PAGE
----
Picturing Frederick Douglass: An Illustrated Biography of the 19th Century's Most Photographed American

Picturing Frederick Douglass: An Illustrated Biography of the 19th Century's Most Photographed American

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John Stauffer, Zoe Trodd, and Celeste-Marie Bernier; Epilogue by Henry Louis Gates Jr.; Afterword by Kenneth B. Morris

A landmark and collectible volume—beautifully produced in duotone—that canonizes Frederick Douglass through historic photography.


Picturing Frederick Douglass is a work that promises to revolutionize our knowledge of race and photography in 19th-century America. Teeming with historical detail, it is filled with surprises, chief among them the fact that neither George Custer nor Walt Whitman, and not even Abraham Lincoln, was the most photographed American of that century. In fact, it was Frederick Douglass (1818–1895), the ex-slave turned leading abolitionist, eloquent orator, and seminal writer whose fiery speeches transformed him into one of the most renowned and popular agitators of his age. Now, as a result of the groundbreaking research of John Stauffer, Zoe Trodd, and Celeste-Marie Bernier, Douglass emerges as a leading pioneer in photography, both as a stately subject and as a prescient theorist who believed in the explosive social power of what was then just a nascent art form.


At last, his portraits have been collected into a single volume, giving us an incomparable visual biography of a man whose prophetic vision and creative genius knew no bounds. Chronologically arranged and generously captioned, from the first picture taken in around 1841 to the last in 1895, each of the images—many published here for the first time—emphasizes Douglass's evolution as a man, artist, and leader. Also included are other representations of Douglass during his lifetime and after—such as paintings, statues, and satirical cartoons—as well as Douglass’s own writings on visual aesthetics, which have never before been transcribed from his own handwritten drafts.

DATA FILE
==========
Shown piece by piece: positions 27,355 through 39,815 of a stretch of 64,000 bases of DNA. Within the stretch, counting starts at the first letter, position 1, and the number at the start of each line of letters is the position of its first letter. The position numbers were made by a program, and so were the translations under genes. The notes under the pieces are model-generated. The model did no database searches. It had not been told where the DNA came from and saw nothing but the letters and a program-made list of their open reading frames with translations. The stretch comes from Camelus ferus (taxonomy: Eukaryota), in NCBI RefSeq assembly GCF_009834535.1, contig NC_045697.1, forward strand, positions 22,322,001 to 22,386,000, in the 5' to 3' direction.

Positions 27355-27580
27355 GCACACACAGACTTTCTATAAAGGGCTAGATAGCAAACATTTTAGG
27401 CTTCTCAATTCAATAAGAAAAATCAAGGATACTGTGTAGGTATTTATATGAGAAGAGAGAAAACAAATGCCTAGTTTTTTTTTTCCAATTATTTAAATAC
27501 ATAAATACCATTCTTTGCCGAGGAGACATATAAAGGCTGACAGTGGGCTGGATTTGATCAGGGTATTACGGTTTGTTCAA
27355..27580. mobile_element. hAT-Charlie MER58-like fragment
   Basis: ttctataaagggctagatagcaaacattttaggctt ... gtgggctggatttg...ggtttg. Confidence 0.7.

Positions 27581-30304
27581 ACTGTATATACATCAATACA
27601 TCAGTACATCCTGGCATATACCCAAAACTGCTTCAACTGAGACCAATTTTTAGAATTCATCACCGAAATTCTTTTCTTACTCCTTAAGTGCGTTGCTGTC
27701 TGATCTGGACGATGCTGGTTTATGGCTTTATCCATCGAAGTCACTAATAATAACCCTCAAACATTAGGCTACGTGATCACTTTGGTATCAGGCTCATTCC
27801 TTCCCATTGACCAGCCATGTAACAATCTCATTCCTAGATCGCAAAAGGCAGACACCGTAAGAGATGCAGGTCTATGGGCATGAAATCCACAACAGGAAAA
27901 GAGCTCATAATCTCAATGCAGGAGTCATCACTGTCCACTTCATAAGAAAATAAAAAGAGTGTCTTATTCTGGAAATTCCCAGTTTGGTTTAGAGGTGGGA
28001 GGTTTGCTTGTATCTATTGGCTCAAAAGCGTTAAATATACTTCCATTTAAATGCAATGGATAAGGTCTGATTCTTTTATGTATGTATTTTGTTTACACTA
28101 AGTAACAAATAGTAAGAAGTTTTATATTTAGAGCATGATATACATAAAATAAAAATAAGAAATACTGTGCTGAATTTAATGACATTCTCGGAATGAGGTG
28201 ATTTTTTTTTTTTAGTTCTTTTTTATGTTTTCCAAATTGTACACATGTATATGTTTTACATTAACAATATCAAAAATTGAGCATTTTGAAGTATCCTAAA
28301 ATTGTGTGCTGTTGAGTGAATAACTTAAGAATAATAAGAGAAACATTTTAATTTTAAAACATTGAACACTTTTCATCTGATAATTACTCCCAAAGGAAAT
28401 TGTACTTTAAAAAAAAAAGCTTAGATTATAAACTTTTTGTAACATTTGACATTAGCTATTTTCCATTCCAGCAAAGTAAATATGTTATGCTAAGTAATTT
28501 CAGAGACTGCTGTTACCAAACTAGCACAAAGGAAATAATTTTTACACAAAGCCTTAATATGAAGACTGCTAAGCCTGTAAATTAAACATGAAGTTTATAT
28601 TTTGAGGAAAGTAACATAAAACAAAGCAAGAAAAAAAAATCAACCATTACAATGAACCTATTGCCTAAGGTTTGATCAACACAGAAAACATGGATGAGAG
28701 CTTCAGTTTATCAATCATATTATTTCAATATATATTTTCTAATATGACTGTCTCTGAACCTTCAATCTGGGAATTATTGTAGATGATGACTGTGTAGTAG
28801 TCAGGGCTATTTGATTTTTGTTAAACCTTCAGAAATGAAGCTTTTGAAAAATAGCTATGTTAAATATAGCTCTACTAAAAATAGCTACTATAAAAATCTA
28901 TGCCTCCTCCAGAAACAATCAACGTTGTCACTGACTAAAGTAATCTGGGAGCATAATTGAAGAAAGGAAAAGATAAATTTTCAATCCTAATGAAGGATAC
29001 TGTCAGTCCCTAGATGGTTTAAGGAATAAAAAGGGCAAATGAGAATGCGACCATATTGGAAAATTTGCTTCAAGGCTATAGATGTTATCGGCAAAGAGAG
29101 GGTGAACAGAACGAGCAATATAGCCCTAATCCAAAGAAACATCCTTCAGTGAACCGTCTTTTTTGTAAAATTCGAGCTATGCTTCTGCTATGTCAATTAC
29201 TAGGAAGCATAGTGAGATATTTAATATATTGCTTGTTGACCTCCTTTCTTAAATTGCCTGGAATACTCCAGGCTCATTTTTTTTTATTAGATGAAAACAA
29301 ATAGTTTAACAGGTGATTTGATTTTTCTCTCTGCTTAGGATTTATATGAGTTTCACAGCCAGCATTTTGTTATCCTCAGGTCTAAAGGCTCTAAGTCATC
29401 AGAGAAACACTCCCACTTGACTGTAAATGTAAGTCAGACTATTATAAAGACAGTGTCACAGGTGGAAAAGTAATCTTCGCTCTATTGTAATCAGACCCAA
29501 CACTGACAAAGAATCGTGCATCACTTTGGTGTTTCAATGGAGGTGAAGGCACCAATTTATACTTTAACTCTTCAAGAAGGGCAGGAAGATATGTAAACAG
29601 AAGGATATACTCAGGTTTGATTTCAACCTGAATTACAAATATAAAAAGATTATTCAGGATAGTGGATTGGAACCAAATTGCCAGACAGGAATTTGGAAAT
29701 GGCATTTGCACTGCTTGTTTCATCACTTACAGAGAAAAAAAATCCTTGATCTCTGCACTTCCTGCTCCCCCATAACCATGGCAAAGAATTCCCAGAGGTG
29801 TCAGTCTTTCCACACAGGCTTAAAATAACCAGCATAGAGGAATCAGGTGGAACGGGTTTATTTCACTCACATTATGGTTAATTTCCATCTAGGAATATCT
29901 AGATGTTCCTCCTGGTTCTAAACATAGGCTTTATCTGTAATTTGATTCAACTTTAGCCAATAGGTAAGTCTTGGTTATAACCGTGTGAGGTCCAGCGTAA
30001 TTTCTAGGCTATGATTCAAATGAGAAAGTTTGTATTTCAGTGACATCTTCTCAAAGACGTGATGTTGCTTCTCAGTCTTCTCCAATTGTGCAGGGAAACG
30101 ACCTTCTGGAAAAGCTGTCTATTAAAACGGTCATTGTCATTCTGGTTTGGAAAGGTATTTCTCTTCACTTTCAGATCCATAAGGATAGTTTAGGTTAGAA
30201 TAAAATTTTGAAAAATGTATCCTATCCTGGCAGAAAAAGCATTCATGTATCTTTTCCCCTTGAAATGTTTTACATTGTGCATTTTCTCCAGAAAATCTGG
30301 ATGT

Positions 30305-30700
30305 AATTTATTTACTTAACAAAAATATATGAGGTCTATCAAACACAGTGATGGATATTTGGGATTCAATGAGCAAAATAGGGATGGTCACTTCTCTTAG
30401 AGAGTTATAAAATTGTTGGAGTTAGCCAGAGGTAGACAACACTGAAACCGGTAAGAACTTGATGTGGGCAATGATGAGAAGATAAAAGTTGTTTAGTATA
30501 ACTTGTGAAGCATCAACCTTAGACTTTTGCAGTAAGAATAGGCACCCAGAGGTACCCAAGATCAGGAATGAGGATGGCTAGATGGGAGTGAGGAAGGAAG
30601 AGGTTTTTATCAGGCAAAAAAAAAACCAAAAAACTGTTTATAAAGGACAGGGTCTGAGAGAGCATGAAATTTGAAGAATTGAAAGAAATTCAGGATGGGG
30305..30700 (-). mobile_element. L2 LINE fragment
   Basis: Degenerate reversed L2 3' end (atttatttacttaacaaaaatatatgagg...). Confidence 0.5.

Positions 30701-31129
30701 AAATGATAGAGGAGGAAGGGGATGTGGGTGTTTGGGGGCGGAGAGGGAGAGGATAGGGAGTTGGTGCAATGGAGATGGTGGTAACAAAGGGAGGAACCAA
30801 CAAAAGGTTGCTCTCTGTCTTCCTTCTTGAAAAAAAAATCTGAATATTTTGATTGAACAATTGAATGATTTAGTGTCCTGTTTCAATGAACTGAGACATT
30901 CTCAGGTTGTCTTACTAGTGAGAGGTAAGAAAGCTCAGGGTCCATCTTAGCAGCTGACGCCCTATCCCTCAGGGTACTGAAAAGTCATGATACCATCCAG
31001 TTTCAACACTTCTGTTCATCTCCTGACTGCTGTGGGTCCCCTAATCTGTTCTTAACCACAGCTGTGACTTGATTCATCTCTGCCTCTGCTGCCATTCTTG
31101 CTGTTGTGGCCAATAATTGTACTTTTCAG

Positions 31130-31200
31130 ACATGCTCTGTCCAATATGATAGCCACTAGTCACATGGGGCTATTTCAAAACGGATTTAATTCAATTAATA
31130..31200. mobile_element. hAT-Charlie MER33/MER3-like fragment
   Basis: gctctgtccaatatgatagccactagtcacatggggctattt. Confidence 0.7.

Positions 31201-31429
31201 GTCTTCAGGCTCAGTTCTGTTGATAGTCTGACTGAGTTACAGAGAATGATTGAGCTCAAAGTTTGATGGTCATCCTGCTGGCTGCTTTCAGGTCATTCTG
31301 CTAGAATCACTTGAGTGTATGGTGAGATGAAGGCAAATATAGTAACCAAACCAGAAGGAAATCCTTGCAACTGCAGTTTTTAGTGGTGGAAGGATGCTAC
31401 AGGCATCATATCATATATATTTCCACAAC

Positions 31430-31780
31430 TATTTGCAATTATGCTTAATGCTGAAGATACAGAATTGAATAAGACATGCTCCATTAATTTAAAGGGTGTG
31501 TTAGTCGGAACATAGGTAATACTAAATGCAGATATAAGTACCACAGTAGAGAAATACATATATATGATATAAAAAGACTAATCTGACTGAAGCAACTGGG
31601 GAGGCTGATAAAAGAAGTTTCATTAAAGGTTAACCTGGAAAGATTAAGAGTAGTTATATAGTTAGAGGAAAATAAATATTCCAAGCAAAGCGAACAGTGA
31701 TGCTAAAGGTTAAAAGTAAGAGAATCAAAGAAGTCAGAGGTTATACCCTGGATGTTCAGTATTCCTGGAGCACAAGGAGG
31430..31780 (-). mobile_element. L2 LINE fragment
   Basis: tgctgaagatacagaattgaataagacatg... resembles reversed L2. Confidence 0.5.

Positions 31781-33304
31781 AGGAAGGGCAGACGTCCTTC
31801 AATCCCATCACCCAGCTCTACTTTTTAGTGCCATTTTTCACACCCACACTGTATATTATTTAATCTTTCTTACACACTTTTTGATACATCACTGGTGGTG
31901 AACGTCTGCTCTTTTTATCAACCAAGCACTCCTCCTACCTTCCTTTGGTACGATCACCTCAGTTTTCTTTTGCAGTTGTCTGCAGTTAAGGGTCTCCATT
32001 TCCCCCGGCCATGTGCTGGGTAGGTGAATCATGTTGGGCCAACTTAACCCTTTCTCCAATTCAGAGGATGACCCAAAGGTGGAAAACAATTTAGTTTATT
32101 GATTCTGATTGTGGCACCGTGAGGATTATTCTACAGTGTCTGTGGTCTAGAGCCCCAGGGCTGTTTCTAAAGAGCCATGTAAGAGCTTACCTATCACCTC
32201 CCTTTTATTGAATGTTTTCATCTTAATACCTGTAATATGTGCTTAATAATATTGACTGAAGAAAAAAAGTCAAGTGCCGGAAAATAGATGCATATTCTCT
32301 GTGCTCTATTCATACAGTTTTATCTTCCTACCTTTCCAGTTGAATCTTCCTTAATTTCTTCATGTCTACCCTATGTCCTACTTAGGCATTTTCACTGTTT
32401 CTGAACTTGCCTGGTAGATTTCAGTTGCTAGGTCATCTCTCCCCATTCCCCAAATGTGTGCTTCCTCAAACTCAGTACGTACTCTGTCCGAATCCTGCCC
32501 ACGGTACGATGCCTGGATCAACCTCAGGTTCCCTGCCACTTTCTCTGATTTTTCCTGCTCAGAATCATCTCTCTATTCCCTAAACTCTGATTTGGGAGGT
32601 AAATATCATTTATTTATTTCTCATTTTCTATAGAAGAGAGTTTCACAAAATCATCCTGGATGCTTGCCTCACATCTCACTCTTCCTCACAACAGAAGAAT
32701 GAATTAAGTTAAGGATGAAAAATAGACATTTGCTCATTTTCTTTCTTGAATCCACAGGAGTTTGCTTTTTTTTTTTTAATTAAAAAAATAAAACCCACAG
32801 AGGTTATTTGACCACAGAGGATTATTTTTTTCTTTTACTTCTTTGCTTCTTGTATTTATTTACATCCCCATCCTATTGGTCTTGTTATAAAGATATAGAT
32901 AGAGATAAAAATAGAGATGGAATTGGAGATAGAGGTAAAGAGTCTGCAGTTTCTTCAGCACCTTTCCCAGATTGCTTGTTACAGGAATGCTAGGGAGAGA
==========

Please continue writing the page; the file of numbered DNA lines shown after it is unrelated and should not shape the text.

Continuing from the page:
The comprehensive introduction by the authors along with headnotes for each section, an essay by Henry Louis Gates Jr., and an afterword by Kenneth B. Morris Jr.—a direct Douglass descendent—provide the definitive examination of Douglass's intellectual, philosophical, and political relationships to aesthetics. Taken together, this landmark work canonizes Frederick Douglass through a form he appreciated the most: photography.

  • Hardcover
  • 9.4 x 12.4 inches
  • 320 pages
  • Published: 2015

Editorial Reviews

“These images don’t change your mind; they smash through some of the warped lenses through which we’ve been taught to see.” —David Brooks, New York Times

“Beautifully crafted and contextualized.... the extant photographs illuminate American history and memory.” —The Washington Post

Picturing Frederick Douglass marries all of my present interests: legacies of slavery; beautiful images of a beautiful man; and the first theory of photography as a democratic medium capable of social change. Stunningly original and elegantly written and designed, it will inspire anyone interested in the links between the visual and the verbal.” —Sally Mann, author of Hold Still: A Memoir with Photographs

“Douglass emerges here out of photographic technology's earliest years, with majestic beauty, and through the power of his own self-creations. The book is the result of intrepid research and brilliant analysis; it charts Douglass's life visually, allowing him to look back at us wryly, wistfully, wrathfully.” —David W. Blight, Yale University, and author of Frederick Douglass: A Life

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